The I Ching
BY RICHARD J. SMITH
PRINCETON: PRINCETON UNIVERSITY PRESS, 2012
278 PAGES, ISBN 978-0691145099, HARDCOVER
Author’s note: Smith uses the Wade-Giles spelling of “I Ching” in the title of his book, but uses the Pinyin “Yijing” in the text of the book. He includes a note about why he does this, and I will follow his choice in this review.
Richard J. Smith’s The I Ching: A Biography is a concise and well-written guide to the historical development and cultural contexts of this famous text. It is suitable for use by high school and undergraduate survey-level instructors as well as for higher-level instructors. The prose is accessible for those levels, and instructors wishing to incorporate Yijing-related content into history, religion, literature, or cultures classes should find it to be a most helpful resource.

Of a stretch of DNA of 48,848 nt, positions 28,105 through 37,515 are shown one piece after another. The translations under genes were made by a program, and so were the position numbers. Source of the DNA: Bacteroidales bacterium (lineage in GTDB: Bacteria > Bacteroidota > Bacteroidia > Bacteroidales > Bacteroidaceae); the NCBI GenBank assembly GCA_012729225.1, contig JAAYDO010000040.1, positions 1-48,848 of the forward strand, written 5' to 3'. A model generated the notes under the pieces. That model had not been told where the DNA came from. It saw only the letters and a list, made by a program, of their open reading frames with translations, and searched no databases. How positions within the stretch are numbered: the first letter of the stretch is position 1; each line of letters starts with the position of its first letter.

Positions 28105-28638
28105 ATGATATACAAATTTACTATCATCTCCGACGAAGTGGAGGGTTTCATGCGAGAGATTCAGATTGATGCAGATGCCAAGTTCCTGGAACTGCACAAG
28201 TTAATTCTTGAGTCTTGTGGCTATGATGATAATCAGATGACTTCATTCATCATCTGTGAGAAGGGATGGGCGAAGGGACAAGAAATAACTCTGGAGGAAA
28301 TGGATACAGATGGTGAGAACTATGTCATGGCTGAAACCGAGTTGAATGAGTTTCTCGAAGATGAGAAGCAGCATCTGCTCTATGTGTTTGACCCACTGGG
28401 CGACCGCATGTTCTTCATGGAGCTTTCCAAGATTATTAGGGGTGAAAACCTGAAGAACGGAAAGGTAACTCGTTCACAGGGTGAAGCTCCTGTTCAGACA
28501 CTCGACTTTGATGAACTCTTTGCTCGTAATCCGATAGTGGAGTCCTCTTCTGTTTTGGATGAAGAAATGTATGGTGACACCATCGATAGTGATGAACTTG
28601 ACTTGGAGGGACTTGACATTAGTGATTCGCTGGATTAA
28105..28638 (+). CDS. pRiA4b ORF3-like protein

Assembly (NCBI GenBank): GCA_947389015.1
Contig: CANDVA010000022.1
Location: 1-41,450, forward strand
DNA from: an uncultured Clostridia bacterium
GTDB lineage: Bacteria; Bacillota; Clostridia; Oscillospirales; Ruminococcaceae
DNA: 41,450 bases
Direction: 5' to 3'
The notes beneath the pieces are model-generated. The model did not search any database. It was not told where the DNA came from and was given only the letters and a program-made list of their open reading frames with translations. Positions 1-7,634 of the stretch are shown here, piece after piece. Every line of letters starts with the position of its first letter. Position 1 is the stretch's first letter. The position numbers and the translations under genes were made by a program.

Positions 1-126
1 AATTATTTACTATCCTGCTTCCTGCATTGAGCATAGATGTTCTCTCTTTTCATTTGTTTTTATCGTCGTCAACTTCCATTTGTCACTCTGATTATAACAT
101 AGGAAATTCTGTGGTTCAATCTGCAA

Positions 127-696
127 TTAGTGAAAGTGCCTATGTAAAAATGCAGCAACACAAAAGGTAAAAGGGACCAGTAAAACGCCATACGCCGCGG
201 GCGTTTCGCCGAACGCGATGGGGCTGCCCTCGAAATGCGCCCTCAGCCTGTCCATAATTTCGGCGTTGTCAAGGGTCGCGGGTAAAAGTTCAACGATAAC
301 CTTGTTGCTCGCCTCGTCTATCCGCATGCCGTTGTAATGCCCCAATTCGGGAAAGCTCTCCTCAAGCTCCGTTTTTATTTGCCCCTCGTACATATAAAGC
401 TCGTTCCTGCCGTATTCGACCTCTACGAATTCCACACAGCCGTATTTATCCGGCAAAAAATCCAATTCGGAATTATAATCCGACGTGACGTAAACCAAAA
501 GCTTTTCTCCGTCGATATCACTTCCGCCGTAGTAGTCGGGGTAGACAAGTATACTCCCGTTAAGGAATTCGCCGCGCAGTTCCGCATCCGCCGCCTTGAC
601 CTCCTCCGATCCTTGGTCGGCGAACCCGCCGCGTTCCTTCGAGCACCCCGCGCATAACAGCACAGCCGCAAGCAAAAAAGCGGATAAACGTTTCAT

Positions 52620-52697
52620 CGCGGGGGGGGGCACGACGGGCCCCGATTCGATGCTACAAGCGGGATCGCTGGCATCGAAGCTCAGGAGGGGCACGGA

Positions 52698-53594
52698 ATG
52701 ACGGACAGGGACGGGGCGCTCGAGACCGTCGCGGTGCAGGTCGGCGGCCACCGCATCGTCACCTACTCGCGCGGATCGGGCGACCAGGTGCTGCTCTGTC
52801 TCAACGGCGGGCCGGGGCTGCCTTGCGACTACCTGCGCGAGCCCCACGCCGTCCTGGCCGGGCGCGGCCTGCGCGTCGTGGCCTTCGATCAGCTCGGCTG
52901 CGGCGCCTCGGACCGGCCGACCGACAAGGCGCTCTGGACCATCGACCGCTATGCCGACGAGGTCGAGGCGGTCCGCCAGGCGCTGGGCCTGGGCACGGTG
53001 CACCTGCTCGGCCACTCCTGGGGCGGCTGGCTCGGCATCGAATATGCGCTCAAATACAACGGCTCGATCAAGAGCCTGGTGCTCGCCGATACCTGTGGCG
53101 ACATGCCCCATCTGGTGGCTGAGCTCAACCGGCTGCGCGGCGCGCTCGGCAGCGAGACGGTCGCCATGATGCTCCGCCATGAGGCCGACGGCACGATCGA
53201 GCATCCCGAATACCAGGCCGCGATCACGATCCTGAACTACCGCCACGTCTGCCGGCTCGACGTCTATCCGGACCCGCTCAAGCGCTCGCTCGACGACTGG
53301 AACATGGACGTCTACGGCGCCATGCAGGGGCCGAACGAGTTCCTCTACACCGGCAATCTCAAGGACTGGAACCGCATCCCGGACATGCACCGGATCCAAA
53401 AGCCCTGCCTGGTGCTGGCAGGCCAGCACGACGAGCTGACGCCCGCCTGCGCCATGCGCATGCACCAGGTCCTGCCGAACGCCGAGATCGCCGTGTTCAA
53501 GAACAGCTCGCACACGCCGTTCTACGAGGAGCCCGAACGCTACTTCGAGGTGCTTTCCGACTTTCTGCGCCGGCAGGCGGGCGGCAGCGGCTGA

Smith primarily approaches his explanation and analysis of the Yijingusing a chronological framework. Beginning with what can be reconstructed of its earliest layers and uses, he proceeds forward through history, showing in each age how it was understood and used. In addition to historical development, Smith examines the text’s geographical movement as well, explaining how the text comes to be valued first by East Asian cultures outside of its Chinese homeland and then by the Western world. As Smith succinctly writes,
My goal in this biography is to trace the evolution of the Yijing across space and time and to account for its broad reach and sustained appeal, not only in the country of its birth but also in distant and dissimilar lands.(11)